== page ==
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New Report:

19 Proposed Fracking Pipelines Would Push Us Past Point of No Return, Report Finds


The U.S. will burst through its emission-reduction target under the Paris climate agreementif the 19 natural gas pipelines proposed in the Appalachian Basin come to fruition, according to a new study.

The report, A Bridge Too Far: How Appalachian Basin Gas Pipeline Expansion Will Undermine U.S. Climate Goals, was published today by the environmental group Oil Change International in partnership with 11 other local, regional and national organizations.

As Reuters noted from the report, these pending projects would pipe natural gas fromfracking fields in Pennsylvania, Ohio and West Virginia to states from Louisiana to New York and unlock at least 15.2 billion cubic feet per day of production. Combined, these 19 proposed pipelines would enable 116 trillion cubic feet of additional gas production by 2050. Some of the pipeline operators include Spectra Energy Co, Williams Cos Inc and EQT Corp.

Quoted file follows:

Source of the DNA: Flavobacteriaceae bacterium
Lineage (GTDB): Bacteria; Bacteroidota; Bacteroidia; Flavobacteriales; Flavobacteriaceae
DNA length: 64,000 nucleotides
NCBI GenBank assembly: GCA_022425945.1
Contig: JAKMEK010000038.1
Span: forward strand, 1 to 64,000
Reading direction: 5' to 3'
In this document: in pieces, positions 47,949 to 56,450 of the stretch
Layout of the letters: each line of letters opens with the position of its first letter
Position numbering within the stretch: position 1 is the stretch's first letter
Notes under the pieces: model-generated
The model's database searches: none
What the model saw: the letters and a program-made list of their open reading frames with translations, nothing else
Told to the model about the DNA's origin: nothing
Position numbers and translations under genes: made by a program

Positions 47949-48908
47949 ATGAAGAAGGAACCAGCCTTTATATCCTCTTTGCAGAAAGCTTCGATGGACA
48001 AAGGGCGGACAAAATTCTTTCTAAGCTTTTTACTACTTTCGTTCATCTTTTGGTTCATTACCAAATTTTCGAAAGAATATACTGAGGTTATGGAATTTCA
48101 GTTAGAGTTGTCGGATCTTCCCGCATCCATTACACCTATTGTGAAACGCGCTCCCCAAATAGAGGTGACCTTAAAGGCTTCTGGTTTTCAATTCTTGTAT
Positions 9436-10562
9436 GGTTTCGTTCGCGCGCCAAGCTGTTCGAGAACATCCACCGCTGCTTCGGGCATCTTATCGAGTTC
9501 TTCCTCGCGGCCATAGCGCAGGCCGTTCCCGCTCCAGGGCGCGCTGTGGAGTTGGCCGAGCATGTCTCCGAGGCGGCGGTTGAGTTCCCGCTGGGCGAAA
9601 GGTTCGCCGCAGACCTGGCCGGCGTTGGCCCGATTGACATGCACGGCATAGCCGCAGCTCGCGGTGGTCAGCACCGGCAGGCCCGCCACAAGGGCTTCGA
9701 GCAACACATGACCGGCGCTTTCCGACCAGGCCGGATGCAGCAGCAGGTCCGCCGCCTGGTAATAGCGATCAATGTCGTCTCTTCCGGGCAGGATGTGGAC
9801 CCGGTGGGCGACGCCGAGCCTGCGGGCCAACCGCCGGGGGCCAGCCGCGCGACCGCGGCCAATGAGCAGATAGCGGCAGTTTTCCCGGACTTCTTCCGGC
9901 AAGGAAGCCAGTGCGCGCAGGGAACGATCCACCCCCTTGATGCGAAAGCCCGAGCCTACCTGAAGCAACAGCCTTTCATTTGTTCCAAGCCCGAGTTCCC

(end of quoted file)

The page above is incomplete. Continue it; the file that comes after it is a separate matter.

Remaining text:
The Paris climate agreement signed in June set a goal limiting global warming to well below 2 degrees Celsius. The climate target in the U.S. is an emissions cut of 83 percent from 2005 levels by 2050.

Read more at EcoWatch.

July 25 Green Energy News

Headline News:

  • Solana Beach could become the first city in San Diego County to create its own power company, with the goal of moving to 100% renewable energy. The city is searching for a company to provide a power system based completely on solar, wind, geothermal, or other renewable sources of electricity. [The San Diego Union-Tribune]
Parabolic trough solar thermal electric power plant at Kramer Junction, California. Photo by kjkolb. CC BY-SA 2.5. Wikimedia Commons

Parabolic trough solar thermal electric power plant at Kramer Junction, California. Photo by kjkolb. CC BY-SA 2.5. Wikimedia Commons.

  • “Why fossil fuel industry needs South Australia ‘experiment’ to fail” • Price spikes, such as what recently happened in South Australia, used to be an important part of the business model for coal and gas generators. With the advent of renewable power, the spikes have all but gone away, so when one comes, they blame renewables. [RenewEconomy]
  • A sharp fall in solar module prices will help renewable energy producers, who have won solar projects at aggressive tariffs but are yet to procure equipment or start construction, leading to higher margins, according to company executives and analysts. Module prices have already declined by as much as 10% in the first half of 2016. [Livemint]